Due to the on-going COVID-19 situation, we are sad to announce that ARRAY 2020 will be postponed. We have explored other alternatives but believe that the best action forward is to plan to organize ARRAY at the next PLDI conference. We look forward to your participation at the next ARRAY workshop.
Array-oriented programming offers a unique blend of programmer productivity and high-performance parallel execution. As an abstraction, it directly mirrors high-level mathematical abstractions commonly used in many fields from natural sciences over engineering to financial modelling. As a language feature, it exposes regular control flow, exhibits structured data dependencies, and lends itself to many types of program analysis. Furthermore, many modern computer architectures, particularly highly parallel architectures such as GPUs and FPGAs, lend themselves to efficiently executing array operations.
The ARRAY workshop is intended to bring together researchers from many different communities, including language designers, library developers, compiler researchers, and practitioners, who are using or working on numeric, array-centric aspects of programming languages, libraries and methodologies from all domains: imperative or declarative; object-oriented or functional; interpreted or compiled; strongly typed, weakly typed, or untyped.
The ARRAY series of workshops explores:
formal semantics and design issues of array-oriented languages and libraries;
productivity and performance in compute-intensive application areas of array programming;
systematic notation for array programming, including axis- and index-based approaches;
intermediate languages, virtual machines, and program-transformation techniques for array programs;
representation of and automated reasoning about mathematical structure, such as static and dynamic sparsity, low-rank patterns, and hierarchies of these, with connections to applications such as graph processing, HPC, tensor computation and deep learning;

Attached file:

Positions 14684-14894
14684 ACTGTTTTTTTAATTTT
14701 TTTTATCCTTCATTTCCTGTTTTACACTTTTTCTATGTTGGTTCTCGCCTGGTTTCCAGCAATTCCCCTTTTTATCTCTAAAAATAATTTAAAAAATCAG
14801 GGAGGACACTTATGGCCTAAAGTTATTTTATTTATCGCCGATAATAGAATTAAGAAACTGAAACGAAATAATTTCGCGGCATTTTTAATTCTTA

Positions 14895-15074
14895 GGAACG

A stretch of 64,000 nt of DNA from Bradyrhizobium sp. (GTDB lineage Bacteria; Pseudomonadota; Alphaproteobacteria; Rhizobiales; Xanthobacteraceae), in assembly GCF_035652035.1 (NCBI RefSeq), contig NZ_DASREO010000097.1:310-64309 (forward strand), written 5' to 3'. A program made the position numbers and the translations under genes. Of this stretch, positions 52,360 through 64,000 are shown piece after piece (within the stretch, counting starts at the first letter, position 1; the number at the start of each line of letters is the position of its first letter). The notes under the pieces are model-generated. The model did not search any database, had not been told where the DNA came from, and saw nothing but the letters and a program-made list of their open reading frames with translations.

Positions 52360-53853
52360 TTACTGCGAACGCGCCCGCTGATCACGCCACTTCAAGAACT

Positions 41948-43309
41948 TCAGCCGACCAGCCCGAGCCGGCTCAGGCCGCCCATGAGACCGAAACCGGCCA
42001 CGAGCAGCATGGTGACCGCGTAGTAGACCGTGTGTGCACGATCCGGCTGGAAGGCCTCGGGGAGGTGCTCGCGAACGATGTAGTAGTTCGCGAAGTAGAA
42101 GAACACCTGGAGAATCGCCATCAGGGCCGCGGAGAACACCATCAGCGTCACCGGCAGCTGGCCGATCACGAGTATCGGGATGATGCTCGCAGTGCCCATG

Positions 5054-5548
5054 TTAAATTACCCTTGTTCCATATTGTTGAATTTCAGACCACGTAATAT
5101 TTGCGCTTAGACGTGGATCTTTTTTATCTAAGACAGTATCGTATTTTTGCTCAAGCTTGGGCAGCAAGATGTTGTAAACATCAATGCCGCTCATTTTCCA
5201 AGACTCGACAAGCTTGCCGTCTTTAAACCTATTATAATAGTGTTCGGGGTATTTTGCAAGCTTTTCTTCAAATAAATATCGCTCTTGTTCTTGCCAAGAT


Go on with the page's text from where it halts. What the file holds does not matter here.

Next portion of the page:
interfaces between array- and non-array code, including approaches for embedding array programs in general-purpose programming languages; and
efficient mapping of array programs, through compilers, libraries, and code generators, onto execution platforms, targeting multi-cores, SIMD devices, GPUs, distributed systems, and FPGA hardware, by fully automatic and user-assisted means.
Array programming is at home in many communities, including language design, library development, optimization, scientific computing, and across many existing language communities. ARRAY is intended as a forum where these communities can exchange ideas on the construction of computational tools for manipulating arrays.
Call for Papers
Submissions are welcome in two categories: full papers and extended abstracts. All submissions should be formatted in conformance with the ACM SIGPLAN proceedings style. Accepted submissions in either category will be presented at the workshop.
Full papers may be up to 12 papes, on any topic related to the focus of the workshop. They will be thoroughly reviewed according to the usual criteria of relevance, soundness, novelty, and significance; accepted submissions will be published in the ACM Digital Library.
Extended abstracts may be up to 2 pages; they may describe work in progress, tool demonstrations, and summaries of work published in full elsewhere. The focus of the extended abstract should be to explain why the proposed presentation will be of interest to the ARRAY audience. Submissions will be lightly reviewed only for relevance to the workshop, and will not published in the DL.
Whether full papers or extended abstracts, submissions must be in PDF format, printable in black and white on US Letter sized paper. Papers must adhere to the standard SIGPLAN conference format: two columns, ten-point font. A suitable document template for LaTeX is available at http://www.sigplan.org/Resources/Author/.
Papers must be submitted using EasyChair (https://easychair.org/conferences/?conf=array2020).
Authors take note: The official publication date of full papers is the date the proceedings are made available in the ACM Digital Library. This date may be up to two weeks prior to the workshop. The official publication date affects the deadline for any patent filings related to published work.